As to intimidation, I must tell the hon. Gentleman that there has been considerable intimidation on all sides. I deeply regret this because it leads to a polarisation within the communities and to the separate communities living in separate areas. This is not for the good in the future. This intimidation is there. The root of it is, I regret to say, this very fear which lies at the root of all Northern Ireland's problems.
§ Mr. Sandys
Does my right hon. Friend agree that the tragic breakdown of the truce means not that his policy of reconciliation was in any way mistaken but that the fact that he has been so patient and tolerant will give him the moral strength and popular backing to adopt a policy of greater firmness if and when he considers it appropriate?
§ Mr. Whitelaw
I am very grateful to my right hon. Friend, particularly for his suggestion that I have been patient and tolerant in a difficult situation. That is the rôle of anyone who seeks to solve this very difficult problem. But, however patient one is, one cannot have any mercy on those who are determined in the final event to use violence and the 1185 gun. If people are found using violence and the gun they have got to be properly dealt with, and that I will certainly do.
§ Mr. Orme
Would the right hon. Gentleman not agree that, however much it might appear desirable to people in the rest of the United Kingdom, it is absolutely impossible to disengage this part of the United Kingdom from the country of Ireland as such? Would he agree, therefore, that we have to find a solution to this problem? In that regard, apart from the breakdown of the truce this weekend, which I am sure everybody deplores, the other point has been the escalation this weekend of the UDA activities. Could the right hon. Gentleman say how he expects to deal with this situation? Is he having talks with the UDA? What is happening about the fresh barricades which are going up in Belfast? Is there any way of de-escalating this situation?
§ Mr. Whitelaw
I have previously had talks on three occasions with the UDA, and I have explained clearly to it exactly the various points of view. I very much hope that it, in company with everyone else, will see that barricades, violence and that sort of thing do not in the long run get anyone anywhere.
§ Mr. Biggs-Davison
Having disagreed with my right hon. Friend about his political initiatives, may I ask whether he is aware that this is no time for recrimination about the past but that it is a time for resolve to defend all sections against intimidation, to defeat the IRA by denying them their urban guerrilla bases and to end all no-go areas?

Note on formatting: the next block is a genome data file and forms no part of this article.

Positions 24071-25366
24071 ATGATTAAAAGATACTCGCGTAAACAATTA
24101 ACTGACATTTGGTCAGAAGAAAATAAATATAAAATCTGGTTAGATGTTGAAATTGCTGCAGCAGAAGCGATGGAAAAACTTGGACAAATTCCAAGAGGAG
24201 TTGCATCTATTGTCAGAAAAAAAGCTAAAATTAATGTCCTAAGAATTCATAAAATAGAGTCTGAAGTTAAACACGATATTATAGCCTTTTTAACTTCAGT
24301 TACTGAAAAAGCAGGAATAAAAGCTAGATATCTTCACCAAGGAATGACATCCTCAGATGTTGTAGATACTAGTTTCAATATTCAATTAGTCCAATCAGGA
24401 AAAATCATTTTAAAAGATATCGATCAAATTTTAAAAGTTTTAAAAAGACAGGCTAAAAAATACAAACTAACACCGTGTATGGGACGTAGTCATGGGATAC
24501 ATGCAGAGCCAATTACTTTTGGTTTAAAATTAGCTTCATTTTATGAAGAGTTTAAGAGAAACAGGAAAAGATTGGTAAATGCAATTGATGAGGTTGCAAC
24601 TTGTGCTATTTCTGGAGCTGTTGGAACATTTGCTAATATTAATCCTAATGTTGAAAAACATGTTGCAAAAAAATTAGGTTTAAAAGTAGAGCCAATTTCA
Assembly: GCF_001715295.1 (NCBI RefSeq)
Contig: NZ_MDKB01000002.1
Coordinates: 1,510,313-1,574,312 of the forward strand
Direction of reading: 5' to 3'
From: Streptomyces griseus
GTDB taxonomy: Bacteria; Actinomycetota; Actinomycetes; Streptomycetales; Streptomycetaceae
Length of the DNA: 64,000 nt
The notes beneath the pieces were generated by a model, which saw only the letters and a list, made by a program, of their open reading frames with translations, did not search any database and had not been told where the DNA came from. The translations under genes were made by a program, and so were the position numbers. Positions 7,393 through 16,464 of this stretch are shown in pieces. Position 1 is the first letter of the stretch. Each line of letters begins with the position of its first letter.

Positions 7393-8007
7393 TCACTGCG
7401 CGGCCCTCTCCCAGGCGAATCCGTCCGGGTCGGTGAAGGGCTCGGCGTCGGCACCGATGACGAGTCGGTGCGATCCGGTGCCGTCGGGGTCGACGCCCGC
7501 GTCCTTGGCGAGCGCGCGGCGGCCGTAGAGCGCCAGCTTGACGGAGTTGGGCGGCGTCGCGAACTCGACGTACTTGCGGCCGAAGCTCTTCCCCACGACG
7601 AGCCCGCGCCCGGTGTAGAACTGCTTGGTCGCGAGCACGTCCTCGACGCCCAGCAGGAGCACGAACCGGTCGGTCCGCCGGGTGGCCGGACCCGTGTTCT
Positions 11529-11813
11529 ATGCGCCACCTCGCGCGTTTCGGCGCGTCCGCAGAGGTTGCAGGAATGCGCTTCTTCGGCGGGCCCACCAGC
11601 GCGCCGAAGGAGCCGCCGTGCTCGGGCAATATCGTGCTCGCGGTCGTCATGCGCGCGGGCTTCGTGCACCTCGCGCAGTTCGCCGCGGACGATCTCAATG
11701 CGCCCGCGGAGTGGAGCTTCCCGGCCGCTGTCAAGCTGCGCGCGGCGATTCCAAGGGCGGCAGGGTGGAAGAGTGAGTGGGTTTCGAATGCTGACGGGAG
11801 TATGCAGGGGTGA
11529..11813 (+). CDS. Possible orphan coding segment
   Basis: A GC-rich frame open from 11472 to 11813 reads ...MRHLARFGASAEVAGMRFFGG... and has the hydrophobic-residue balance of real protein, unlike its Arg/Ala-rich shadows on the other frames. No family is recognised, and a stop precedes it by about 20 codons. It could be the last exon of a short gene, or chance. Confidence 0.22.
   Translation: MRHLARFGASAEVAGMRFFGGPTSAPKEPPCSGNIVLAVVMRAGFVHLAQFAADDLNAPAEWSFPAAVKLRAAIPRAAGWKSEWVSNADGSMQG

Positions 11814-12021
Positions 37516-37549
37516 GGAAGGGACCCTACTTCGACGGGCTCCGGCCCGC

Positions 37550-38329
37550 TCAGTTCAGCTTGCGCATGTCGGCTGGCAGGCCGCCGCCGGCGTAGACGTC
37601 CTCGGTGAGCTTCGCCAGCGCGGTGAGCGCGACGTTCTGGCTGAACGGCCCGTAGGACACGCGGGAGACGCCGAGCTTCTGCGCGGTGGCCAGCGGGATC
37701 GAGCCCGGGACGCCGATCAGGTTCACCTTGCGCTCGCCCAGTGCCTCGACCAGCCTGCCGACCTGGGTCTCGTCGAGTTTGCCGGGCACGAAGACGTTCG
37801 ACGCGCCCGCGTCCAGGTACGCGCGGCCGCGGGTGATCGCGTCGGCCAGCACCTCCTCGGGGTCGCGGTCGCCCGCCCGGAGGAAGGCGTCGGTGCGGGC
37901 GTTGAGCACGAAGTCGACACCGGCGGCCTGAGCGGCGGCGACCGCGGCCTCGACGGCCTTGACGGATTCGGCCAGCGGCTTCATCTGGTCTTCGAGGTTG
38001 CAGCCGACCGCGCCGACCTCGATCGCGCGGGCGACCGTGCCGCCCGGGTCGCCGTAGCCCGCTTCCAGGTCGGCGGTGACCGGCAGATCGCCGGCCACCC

§ Mr. Whitelaw
I know that my hon. Friend has not agreed with some of the things that I am doing and, therefore, I am all the more grateful to him for saying that at this time there should be no recriminations.
As for the future, I am most anxious to ensure that if there are extremists on any side of the community, those extremists—or terrorists if that is what they become—are recognised as such by their respective communities and are not encouraged by them. That is a very important factor and a policy from which I shall not depart in any way. It is most important, in my judgment, that terrorists 1186 from wherever they come should be isolated from the various communities.
§ Mr. Harold Wilson
Is the right hon. Gentleman aware that hon. Members in all parts of the House approach this matter with a real feeling of sympathy and understanding for him? Is he aware that many hon. Members would wish at this time to reinforce what has been said from both sides of the House, that though it is a great shock and a disappointment, nevertheless it does not prove that the policy is wrong? On the contrary, we are all hoping that the righthon. Gentleman will have the courage to go on pursuing the policy that he has been pursuing so far, because this is the right policy.
Is the right hon. Gentleman further aware that in so far as he has been criticised for meeting the Provisional IRA last week, some of us do not share that criticism? Indeed, my hon. Friend and I met some of the same people four months ago, and we believe that he was right to do that in the hope that something might have come out of it.
Fourthly, will the right hon. Gentleman recognise that on the reports that I have so far read—he is much closer to the situation than the rest of the House—no blame at all can be attached to the Army or security forces for this latest grievous development?
§ Mr. Whitelaw
I am most grateful to the right hon. Gentleman for his last remark, and I entirely agree. I am grateful also for his personal remarks towards me.
On the question of talking to the leaders of the Provisional IRA, in the very dangerous situation, as I saw it, towards the end of last week I came to the conclusion that it was my duty to seek to save lives if I could do it in any way at all, and that was, therefore, the course which I took. I am glad to be supported in it, because I shall certainly never feel like apologising for it.
§ Mr. Ronald Bell
While everyone must see the latest development as a tragic occurrence, may not the truth be that the so-called leaders of the Provisional IRA are not able to commit or control their supporters for more than a couple of weeks, and that, if this be so, the problem cannot be solved by any negotiations or agreement with that particular group of men?
§ Mr. Whitelaw
I would not wish to speculate on that. There was no question of an agreement or negotiation with that particular group of men. I thought it right personally to see them just to find out what the position was when I saw them face to face; and that is what I did.
§ Mr. Duffy
Could the right hon. Gentleman confirm that the 16 families who were at the heart of yesterday evening's confrontation had been properly granted tenancies? If that be so, will he say who persuaded the Army to deny them access? Was it the right hon. Gentleman himself, or was it representatives of the UDA?